Newsletter – September, 1999

**Companion Resources Newsletter**

edited by Paul D. Leichty

Volume 1, No. 9 September 1999

Greetings once again to community builders around the world!

Often we define community by the characteristics that are the same in each individual within that community. We talk about the black community or the Jewish community, the artistic community or the church community. By talking about communities like this, we assume a certain homogeneity, that all individuals within that community are pretty much the same in most ways.

What we sometimes forget is that even within those communities, there are significant differences. How do we deal with differences? The answer to that question is the real test of community.

This month, I want to talk about a group of people who are “different” in any community where they are. These people have some form of what is commonly known as autism. They are not only signficantly different than most people; they are also significantly different from each other. How do we understand people who are different? That is the real test of community.

“Oops…Wrong Planet!” That is how one mother describes what it is like to live and interact with a child with autism. Autism is a very complex condition in which the brain does not process information in the usual way. Therefore, people with autism experience the world in a completely different way. Because, in their perception of reality, they live in a “different world,” their actions to respond and cope with that world seem very “different” to the rest of us.

People with autism are very different than each other as well. Sometimes they are very intelligent. Many people have seen the movie “Rain Man” which portrays a “savant”, an autistic person who has amazing abilities, often having to do with numbers and mathematics. Other times autism co-exists with mental retardation and it’s hard to separate the conditions.

Autism is viewed today by researchers as a “spectrum disorder” meaning that there are a wide range of conditions which have some similar symptoms but with greater or lesser severity. Sometimes these conditions get labeled as Pervasive Developmental Disorder (PDD). The problem is that it has become fairly easy for physicians and educators today to slap the label PDD-NOS (Not Otherwise Specified) on any similar condition that they don’t understand. That can often be frustrating to parents trying to understand their child.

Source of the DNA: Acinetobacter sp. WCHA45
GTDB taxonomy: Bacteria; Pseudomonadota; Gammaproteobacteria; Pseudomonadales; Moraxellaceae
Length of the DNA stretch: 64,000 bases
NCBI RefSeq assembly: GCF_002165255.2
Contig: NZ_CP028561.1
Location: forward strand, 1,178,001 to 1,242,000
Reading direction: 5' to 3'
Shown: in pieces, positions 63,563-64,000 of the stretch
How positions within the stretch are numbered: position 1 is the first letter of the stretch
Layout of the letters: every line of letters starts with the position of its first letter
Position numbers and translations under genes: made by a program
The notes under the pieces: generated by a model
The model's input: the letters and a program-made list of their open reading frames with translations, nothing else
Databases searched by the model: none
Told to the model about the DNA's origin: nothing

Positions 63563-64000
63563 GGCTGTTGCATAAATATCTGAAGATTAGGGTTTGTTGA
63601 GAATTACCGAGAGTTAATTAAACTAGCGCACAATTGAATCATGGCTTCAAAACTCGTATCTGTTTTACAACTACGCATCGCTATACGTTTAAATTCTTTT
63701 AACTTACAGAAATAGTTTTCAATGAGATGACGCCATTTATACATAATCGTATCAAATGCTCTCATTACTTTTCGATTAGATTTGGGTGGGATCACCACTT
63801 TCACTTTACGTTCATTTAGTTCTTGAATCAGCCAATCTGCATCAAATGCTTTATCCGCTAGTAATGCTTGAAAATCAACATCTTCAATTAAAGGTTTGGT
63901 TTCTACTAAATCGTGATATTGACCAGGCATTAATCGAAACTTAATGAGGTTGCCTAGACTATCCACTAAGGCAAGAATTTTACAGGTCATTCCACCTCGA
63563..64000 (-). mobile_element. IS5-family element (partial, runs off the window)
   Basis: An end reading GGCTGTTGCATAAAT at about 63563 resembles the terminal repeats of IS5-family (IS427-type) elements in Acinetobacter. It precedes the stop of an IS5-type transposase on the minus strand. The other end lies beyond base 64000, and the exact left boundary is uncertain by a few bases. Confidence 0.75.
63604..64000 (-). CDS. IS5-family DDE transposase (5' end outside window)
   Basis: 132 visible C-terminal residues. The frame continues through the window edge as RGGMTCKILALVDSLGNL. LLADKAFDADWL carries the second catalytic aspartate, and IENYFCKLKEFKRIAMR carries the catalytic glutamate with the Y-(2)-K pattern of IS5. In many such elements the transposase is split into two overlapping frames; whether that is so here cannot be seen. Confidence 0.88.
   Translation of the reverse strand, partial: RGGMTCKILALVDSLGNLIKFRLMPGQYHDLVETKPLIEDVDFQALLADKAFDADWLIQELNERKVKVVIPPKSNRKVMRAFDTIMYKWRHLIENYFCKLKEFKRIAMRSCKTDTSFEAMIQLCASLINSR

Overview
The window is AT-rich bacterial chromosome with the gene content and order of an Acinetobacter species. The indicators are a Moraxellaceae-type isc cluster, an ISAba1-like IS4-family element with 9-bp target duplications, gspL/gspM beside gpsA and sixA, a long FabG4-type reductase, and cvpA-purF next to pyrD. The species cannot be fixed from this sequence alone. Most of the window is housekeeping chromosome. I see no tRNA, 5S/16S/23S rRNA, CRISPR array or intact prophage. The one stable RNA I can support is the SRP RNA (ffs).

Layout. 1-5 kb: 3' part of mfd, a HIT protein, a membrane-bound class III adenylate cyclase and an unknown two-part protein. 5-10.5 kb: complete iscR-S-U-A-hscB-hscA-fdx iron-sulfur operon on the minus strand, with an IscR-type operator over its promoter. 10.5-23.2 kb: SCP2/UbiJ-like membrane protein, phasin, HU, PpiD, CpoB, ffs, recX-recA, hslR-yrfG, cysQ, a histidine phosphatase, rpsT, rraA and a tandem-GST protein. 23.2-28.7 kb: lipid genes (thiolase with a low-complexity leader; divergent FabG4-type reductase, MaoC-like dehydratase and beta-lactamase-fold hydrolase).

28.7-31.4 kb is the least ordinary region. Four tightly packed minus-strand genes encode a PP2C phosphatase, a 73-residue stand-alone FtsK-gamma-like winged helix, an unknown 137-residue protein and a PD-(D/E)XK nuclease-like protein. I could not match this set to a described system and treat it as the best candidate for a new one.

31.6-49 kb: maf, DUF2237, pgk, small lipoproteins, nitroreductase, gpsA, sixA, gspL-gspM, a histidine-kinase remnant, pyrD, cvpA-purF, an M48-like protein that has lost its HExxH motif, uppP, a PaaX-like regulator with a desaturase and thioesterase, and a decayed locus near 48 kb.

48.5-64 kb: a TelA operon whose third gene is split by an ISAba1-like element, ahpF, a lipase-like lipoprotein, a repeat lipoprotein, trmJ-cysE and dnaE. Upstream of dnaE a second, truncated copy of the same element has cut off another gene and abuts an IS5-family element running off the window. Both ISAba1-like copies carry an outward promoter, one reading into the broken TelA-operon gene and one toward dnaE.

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I have discovered a number of helpful sites on autism on the World Wide Web. They are listed on a new Companion Resources site at

I would particularly call your attention to an amazing site by the mother I referred to earlier at called “Oops…Wrong Planet! Syndrome: Autism Spectrum Disorders” ( Janet Norman-Bain’s site illustrates to me the power of a creative usage of the web space provided along with her Internet account. On her site, she lists over 400 Autism and Autism related links from A to Z as well as what she calls “Accounts of life on the Spectrum,” stories that will encourage and inspire you. Many of the other links that I discovered, I owe to this site. However, be forewarned! It is very difficult to keep up with this many links, so some of them are dead-ends. Just use that “Back” button on your browser and try again! You will be well-rewarded!

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The true test of community is how we incorporate those who are different into that community. Since autism so much affects the ability to communicate, it is up to those of us who can communicate well to make the effort to understand the “different planet” in which these friends live and to be companions who invite them into full participation in our communities.

From time to time, we can get some help through the mind of a person who who is able to communicate ways that are unusual for a person with autism. I commend to you an intriguing essay by Brad Rand entitled “How To Understand People Who Are Different” and located at on the web. Brad explains in very simple terms how it is to live in a “different world” and what people who are “not different” can do to understand and interact with persons who are “different.”

The measure of maturity of a community is its ability to reach out and incorporate those who are different. God bless you as you go about that task this coming month!

Paul D. Leichty

Fort Wayne, Indiana

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Companion Resources

“People Using Technology Building Community”


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